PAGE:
Intend to Add Another Dog?

This peace is specially meant for those dog lovers, who intend to bring another dog home. Let us find out why people bring home an additional pup? Often people do it to provide company to their existing dog. Sometimes, people feel that bringing home a mate for their dog will help improving his psyche or help him release his pent up frustration. Some people do it to activate their lazy dog, presuming that a perky dog would activate the older one.

Well, all the logics are fine. To add another pooch in the house, one doesn’t need to give a justification, at least in India. But before adding another pup one must understand some facts. Firstly, dogs are highly territorial. They resent any form of encroachment in their territory. A dog when he comes to your house as a pup, immediately begins to mark his territory with his indelible ‘stamp’-his pee. Soon he identifies a leader amongst the family member and treats the rest as pack members. The owner may or may not have that strong bond with the pup, but the pup develops unbreakable bonds. He cannot imagine anyone, a pup, a baby or any other pet come between him and his family. Majority of the owners either remain ignorant of this fact or ignore it.
Once the new pup comes home, the senior dog shows his resentment through different signals, depending upon the type of the dog he is. A shy dog may hide under the bed and bare his fangs, growl menacingly and at the height of his displeasure, he raises his heckles (hair at the shoulders). These are all warning signs, before an attack. Such is the height of mistrust that often most even tempered dogs lose their balance and attack the pup. At times the hatred is so much that a well-trained dog may restrain himself, but he will express his displeasure by urinating at all the places visited or used by the pup. Over a period of time the problem gets compounded.
If you have a dog and you bring home a dog pup or if you have a bitch and you bring home a bitch, they will surely fight, unless you take proper steps in the very beginning. In case the old and the new one are of opposite sexes, they will rarely fight, but it may be difficult to stop them from mating. The experts however, know how to manage the two and go for planned mating.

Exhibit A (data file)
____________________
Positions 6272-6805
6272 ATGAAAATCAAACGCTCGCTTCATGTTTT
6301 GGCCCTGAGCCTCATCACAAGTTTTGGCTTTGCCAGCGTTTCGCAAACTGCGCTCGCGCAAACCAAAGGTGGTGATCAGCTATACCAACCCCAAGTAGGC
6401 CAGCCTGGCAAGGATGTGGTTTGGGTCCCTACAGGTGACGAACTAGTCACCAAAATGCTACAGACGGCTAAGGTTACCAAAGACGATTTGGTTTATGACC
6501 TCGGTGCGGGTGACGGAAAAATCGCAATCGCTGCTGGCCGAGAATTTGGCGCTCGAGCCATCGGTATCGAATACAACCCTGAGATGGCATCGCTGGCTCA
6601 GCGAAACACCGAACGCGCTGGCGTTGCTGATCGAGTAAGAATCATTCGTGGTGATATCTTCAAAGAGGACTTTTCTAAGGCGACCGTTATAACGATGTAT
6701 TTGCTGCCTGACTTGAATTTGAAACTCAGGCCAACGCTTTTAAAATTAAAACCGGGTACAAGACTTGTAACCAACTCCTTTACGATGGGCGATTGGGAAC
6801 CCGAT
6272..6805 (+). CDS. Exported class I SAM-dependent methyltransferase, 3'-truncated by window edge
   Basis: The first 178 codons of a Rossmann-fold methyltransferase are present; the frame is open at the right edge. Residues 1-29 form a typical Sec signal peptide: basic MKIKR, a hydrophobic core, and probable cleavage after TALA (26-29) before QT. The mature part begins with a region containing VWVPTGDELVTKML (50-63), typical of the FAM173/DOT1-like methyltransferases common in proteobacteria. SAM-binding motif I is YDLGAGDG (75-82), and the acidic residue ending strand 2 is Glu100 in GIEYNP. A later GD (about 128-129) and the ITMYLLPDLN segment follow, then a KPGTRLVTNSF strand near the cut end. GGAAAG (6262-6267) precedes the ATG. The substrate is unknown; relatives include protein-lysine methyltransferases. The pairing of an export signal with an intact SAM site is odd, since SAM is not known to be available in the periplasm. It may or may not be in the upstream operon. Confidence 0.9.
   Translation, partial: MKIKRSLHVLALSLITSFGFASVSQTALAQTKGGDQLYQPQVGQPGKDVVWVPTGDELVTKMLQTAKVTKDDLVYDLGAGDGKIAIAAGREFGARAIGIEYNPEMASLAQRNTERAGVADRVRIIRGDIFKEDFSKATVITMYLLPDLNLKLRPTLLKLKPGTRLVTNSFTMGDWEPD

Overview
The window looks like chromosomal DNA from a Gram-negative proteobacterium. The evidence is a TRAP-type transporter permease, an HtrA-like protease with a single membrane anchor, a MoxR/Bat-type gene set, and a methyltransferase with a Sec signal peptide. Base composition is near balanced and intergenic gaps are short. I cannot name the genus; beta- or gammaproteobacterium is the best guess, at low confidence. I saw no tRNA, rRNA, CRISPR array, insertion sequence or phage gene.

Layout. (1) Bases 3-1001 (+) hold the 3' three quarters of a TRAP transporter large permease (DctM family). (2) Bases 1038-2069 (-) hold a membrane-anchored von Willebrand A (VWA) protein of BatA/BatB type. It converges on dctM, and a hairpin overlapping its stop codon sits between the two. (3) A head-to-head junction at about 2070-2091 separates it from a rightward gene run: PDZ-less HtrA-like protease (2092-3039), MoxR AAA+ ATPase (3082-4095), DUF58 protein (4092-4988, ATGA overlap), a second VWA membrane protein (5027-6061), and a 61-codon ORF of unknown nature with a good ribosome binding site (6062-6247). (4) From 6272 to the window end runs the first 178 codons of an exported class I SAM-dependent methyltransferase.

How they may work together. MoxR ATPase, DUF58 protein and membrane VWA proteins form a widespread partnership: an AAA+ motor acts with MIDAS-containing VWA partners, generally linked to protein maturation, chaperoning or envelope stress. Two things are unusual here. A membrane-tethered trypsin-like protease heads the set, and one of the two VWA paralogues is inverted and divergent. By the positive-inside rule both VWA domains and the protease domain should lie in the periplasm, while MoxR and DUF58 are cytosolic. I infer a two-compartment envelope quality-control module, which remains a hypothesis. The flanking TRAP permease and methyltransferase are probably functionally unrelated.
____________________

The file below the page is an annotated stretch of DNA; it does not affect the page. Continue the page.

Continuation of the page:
The new pup should be introduced to the older dog in a neutral territory. That can be outside the house, in a park or someplace where the two can meet undisturbed. One should keep an eye on the older dog, as he may get offended by the pranks of the pup. But after two-three meetings the older one may start accepting the new pup. Once the pup is accepted in the neutral territory, one can venture to bring the pup home and let them meet in some common area-like the drive in or the foyer. Watch the reactions of the senior dog before proceeding further. If the two meet without any sign of aggression from the older dog, more than half the battle has been won. Always remember, at no stage you should try to show affection towards the new one by cuddling or stroking him. And also never try to shout or show your anger at the menacing gestures of the senior dog. Just play cool and use only soft tones to control any situation-as per the need.
It is a time taking and patience testing period. But if these steps are taken, be assured that for the remainder of the period the two strangers will remain best playmates. There are however, pitfalls even then. The new pup may be of dominant nature and may try to boss over the older dog. Soon after he gains enough strength, he may start attacking the senior dog. All the problems need to be tackles with due care and patience.